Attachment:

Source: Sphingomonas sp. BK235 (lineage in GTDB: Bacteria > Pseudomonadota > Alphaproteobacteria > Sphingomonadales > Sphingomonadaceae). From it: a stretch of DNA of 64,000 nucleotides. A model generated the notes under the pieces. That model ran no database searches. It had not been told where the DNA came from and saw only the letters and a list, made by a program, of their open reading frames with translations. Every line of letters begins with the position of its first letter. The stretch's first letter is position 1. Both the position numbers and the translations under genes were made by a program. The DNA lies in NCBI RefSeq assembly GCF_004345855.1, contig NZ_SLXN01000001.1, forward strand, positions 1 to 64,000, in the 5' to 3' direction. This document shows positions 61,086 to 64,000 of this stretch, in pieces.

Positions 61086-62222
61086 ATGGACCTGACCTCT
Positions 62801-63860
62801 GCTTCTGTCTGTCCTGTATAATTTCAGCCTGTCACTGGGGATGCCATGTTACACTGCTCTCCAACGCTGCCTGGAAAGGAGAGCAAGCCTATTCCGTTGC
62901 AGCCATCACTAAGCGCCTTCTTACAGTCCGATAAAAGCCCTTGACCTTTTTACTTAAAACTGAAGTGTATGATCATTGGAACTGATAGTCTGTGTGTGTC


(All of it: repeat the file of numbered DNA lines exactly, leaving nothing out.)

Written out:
Source: Sphingomonas sp. BK235 (lineage in GTDB: Bacteria > Pseudomonadota > Alphaproteobacteria > Sphingomonadales > Sphingomonadaceae). From it: a stretch of DNA of 64,000 nucleotides. A model generated the notes under the pieces. That model ran no database searches. It had not been told where the DNA came from and saw only the letters and a list, made by a program, of their open reading frames with translations. Every line of letters begins with the position of its first letter. The stretch's first letter is position 1. Both the position numbers and the translations under genes were made by a program. The DNA lies in NCBI RefSeq assembly GCF_004345855.1, contig NZ_SLXN01000001.1, forward strand, positions 1 to 64,000, in the 5' to 3' direction. This document shows positions 61,086 to 64,000 of this stretch, in pieces.

Positions 61086-62222
61086 ATGGACCTGACCTCT
Positions 62801-63860
62801 GCTTCTGTCTGTCCTGTATAATTTCAGCCTGTCACTGGGGATGCCATGTTACACTGCTCTCCAACGCTGCCTGGAAAGGAGAGCAAGCCTATTCCGTTGC
62901 AGCCATCACTAAGCGCCTTCTTACAGTCCGATAAAAGCCCTTGACCTTTTTACTTAAAACTGAAGTGTATGATCATTGGAACTGATAGTCTGTGTGTGTC